The more privacy-concerned reader might currently be a bit alarmed by the last two points. To be clear, these are predictions first and foremost; while I don’t necessarily love the idea of {OpenAI/Microsoft/Google/Whoever} hoovering up enough of my data to deliver that sort of functionality, I do think that historically, users have been fairly willing to sacrifice data privacy for a convenient and seamless experience, so that’s what I’m expecting will happen here as well. I’m hoping, however, that these developments occur in tandem with the commodification of effective/high-performance LLMs and the hardware needed to run inference with them. In an ideal world, I’d like to have the underlying model be a swappable implementation detail. Llama 2 and similar developments make me optimistic. My (potentially naive) hope is that if the LLMs and their memory banks can be run/maintained locally, they can even reduce the need for large-scale data collection by various domain-specific businesses, since interacting with my LLM (in a way I permission) can provide third-party services with the precise information they need to personalize my experience for me without having to rely on heuristics and models that require broad non-specific personal data. However, this is all more of a wish than a conviction; currently, locally runnable and open models are no match for GPT-4 (etc.), and I have no real reason to believe that the winning players in the LLM UX space will develop with these concerns in mind. 🤞

4. Dynamically Generated UI & Higher Level Prompting

Today’s LLM UXes lean heavily on chat & manually written prompts, but I expect that to change rapidly. Prompting often seems more like art than science, and it’s full of unexpected nuances that can make it much less accessible than it initially seems. Text is a broadly intuitive interface, but in many domains, it’s much worse (in terms of discoverability & accuracy) than domain-specific controls. Similarly, the text outputs of LLMs are often not the optimal presentation of the information or task that was requested. Within a few years, I expect to see LLM UXes leaning much more heavily on (a) structured or semi-structured input and (b) dynamically generated UI elements based on or as part of responses. I expect a lot more suggestions for possible actions or ways of accomplishing tasks, a lot more behind-the-scenes prompt construction that just interpolates user inputs, and a lot more incorporation of UXes like toggles, sliders, and buttons that generate specific prompts upon interaction. On the output side, I expect interactivity as part of the LLM’s response, such that instead of sending me text, I could directly be presented with the UX I need to carry out any parts of the task that the LLM-based system couldn’t handle internally. I also expect LLM’s ability to use tools and interact with other software to improve rapidly (see Adept and Meta’s Toolformer or even ChatGPT Plugins). Conversely (and more speculatively), other applications and websites that don’t rely on LLMs themselves might still integrate functionality that reacts to LLMs, if the idea of a consolidated touchpoint for LLM interaction comes to pass. For example, assuming I have a single LLM “assistant” with long-term memory and a far-reaching context, I could imagine websites I visit using a permissioned API to make requests to that LLM and use the responses to change the information or UI that I’m shown—I’m not certain exactly what that’d look like yet, but it’s an idea I’ve been coming back to a lot lately.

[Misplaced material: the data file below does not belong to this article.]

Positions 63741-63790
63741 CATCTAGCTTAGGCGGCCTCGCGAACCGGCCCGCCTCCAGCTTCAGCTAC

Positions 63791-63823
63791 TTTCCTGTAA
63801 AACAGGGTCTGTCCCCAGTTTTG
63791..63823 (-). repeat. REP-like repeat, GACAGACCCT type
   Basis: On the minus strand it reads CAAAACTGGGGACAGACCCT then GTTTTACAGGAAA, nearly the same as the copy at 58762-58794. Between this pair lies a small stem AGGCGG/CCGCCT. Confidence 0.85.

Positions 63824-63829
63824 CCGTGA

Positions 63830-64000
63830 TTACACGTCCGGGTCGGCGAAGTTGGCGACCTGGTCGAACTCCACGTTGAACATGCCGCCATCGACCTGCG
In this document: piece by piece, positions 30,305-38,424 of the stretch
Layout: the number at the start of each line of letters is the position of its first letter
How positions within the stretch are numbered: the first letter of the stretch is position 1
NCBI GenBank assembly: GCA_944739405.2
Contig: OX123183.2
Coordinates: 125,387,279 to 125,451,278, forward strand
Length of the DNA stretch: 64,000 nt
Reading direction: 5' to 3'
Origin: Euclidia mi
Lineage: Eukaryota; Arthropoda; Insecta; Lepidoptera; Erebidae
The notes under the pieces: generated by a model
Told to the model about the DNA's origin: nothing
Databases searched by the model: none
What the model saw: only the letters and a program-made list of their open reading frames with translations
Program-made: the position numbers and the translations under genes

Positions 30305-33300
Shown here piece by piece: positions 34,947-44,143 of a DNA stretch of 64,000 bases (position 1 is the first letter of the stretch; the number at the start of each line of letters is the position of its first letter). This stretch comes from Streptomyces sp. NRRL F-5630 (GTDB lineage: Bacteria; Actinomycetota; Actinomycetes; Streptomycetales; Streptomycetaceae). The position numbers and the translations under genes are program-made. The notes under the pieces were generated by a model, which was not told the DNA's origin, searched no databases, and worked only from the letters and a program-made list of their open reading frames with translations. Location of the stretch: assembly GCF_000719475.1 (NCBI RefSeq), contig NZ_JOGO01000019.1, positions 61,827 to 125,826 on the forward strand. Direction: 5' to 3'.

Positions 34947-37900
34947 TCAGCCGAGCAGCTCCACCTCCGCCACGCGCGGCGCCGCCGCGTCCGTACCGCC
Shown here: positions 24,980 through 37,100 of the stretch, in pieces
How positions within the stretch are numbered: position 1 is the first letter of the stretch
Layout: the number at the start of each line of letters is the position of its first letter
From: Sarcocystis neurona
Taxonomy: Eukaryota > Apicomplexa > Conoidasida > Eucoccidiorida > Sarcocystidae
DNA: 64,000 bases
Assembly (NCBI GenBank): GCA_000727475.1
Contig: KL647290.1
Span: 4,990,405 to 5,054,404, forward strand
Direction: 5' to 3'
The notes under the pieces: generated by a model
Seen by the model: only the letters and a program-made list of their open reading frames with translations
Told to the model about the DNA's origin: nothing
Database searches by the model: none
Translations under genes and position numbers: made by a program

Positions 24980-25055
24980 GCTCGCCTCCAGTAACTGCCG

5. Proactive Interactions

Finally, if we can build centralized LLM UXes that have access to this wealth of information, I’d expect them to make proactive suggestions rather than always requiring me to request actions. Of course, anyone (of above a certain age) reading that sentence is probably thinking of the horrors of Clippy. And, yes, there are a million ways in which a proactive UX could go horribly wrong. However, just like ChatGPT delivered a genuinely useful product standing on the trash heap of pre-LLM chatbots, I’m hoping that future attempts at this sort of proactivity hew much closer to the ideal of “the right thing at the right time.” Maggie Appleton’s concept of LLM Daemons is an interesting potential implementation whereby the LLM provides proactive (but unobtrusive) suggestions only within a certain content and with clearly defined goals. Github Copilot is also a pretty good implementation of a proactive UX, albeit one with strict limitations. On average, I expect that the balance of me-going-to-the-LLM vs. the-LLM-coming-to-me will shift in favor of the latter as time progresses.

In Summary

I’m sure those 5 features are far from a comprehensive picture of where LLM UX is headed, but I do think the picture they paint when taken in aggregate is a pretty good indication of where things are headed. A single entry-point for most explicitly LLM-driven interactions, one that has access to a memory bank of all my past interactions with it as well as all the consumable data that makes up my digital life, that can use current UX best practices as layers on top of both prompt-construction and LLM outputs, and that can take helpful actions proactively based on my current task — I’d wager that’s a future we’ll start to see very soon. Of course, that’s a pretty high-level description, with plenty of details left to flesh out, something that I hope to do in future posts and my own experiments. Still, I’m hoping it’s enough of a concrete prediction to still be contestable, and I’d love to hear objections!

~ Vishnu